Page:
Can Paying $50K for PR Still Make a Restaurant Famous?

When Jeju Noodle Bar[1] opened in the West Village in 2017, chef and owner Douglas Kim knew there was no way he could afford to spend the $40,000 to $50,000 it would take to hire a publicity company. But after being in the red for months — some early press[2], based partly on his experience at restaurants like Per Se[3], never quite paid off — Kim decided he had no choice. Unfortunately, every public relations firm Kim and his manager Kyungil Lee approached turned them away. They said that there was nothing they could do to help; the restaurant was no longer “new,” and getting media attention would be nearly impossible.

Kim and Lee decided if PR didn’t want their money, they didn’t want PR’s help. They took the cash and put it toward improving the food. Within a couple months, the New York Times gave Jeju a glowing two-star review. Now, just two years later, it is the only noodle-centric restaurant in America with a Michelin star — obtained without ever hiring PR.

Conventional wisdom suggests that restaurants need paid publicity to get attention, but that’s not always the case. Increasingly, some are going without it. “Restaurants already battle against the high costs of labor, food, and more, which makes succeeding in the industry that much harder,” says Lee. “With the heavy addition of PR agency cost, it’ll slowly start eating from its profits. If results aren’t significantly better, the restaurant is really gambling on that heavy cost.”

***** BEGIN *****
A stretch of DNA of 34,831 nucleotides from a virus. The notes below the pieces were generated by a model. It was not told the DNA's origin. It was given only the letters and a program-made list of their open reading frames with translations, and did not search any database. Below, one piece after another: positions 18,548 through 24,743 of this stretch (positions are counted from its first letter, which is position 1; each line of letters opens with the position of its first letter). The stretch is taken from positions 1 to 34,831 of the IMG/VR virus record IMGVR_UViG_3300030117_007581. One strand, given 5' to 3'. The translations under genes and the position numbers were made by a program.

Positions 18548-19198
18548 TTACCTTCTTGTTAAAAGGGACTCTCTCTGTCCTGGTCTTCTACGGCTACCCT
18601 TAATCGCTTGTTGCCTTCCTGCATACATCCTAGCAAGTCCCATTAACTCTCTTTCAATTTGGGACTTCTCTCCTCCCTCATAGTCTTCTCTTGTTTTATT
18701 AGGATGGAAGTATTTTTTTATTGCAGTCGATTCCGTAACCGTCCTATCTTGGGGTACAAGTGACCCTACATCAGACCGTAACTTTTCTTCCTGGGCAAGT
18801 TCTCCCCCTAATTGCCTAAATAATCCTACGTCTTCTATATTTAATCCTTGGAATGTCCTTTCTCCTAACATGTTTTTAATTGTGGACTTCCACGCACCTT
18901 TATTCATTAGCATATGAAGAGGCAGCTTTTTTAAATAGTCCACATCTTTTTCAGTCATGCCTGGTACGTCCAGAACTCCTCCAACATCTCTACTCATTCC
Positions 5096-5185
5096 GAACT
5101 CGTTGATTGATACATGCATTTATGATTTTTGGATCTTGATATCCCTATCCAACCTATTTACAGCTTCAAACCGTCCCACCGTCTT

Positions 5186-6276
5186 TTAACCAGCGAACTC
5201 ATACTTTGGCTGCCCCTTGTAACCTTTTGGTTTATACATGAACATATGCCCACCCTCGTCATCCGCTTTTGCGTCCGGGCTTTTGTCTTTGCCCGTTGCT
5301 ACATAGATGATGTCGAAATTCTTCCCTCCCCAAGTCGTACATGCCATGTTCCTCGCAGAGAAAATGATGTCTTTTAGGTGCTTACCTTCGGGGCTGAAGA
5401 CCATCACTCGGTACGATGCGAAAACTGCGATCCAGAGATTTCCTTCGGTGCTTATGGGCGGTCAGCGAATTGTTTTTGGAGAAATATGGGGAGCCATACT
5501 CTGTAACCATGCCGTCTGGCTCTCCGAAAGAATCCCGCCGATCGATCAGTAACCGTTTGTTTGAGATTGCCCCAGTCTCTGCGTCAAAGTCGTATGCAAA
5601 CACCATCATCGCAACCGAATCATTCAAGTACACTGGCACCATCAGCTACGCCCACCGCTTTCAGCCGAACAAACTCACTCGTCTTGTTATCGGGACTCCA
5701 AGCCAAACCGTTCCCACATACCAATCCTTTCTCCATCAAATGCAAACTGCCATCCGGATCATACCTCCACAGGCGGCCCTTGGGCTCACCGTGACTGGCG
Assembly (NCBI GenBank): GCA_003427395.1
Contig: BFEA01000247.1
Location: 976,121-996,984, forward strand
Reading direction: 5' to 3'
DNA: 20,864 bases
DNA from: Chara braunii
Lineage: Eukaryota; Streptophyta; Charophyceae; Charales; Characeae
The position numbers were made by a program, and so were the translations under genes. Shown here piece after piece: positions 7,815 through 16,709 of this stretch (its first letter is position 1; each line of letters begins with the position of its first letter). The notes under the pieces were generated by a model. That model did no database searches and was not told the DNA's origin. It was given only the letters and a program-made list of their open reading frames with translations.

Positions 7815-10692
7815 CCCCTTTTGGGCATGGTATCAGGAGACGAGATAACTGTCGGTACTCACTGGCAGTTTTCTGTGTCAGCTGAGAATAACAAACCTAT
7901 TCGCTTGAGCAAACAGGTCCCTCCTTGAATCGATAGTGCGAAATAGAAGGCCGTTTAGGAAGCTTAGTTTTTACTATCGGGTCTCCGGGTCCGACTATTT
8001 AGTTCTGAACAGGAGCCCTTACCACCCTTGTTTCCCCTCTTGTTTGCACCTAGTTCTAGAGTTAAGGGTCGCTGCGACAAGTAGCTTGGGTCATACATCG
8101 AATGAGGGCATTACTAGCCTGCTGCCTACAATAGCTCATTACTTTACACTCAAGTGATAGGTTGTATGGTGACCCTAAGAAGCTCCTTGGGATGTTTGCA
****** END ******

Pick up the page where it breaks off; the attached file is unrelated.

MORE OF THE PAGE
Hiring a publicity company is expensive: According to multiple industry sources on both sides of the transaction, restaurants pay anywhere from $5,000 to $10,00 per month to retain a PR agency, and many require that restaurants agree to a minimum number of months, usually six, before signing the deal.

For restaurateurs who have never interacted with the press, that price is the cost of instant access to rolodexes and the relationships the publicists have spent years building with writers — people who, in theory, can publish stories that will convince people that a restaurant is worth trying. Some restaurateurs even believe that retaining a publicist is required if they’re seeking the major awards, like Michelin stars or James Beard nods. Not only do many in the fine dining world consider these awards the ultimate signal of professional success, restaurants can see a huge bump in business[4] after earning one.

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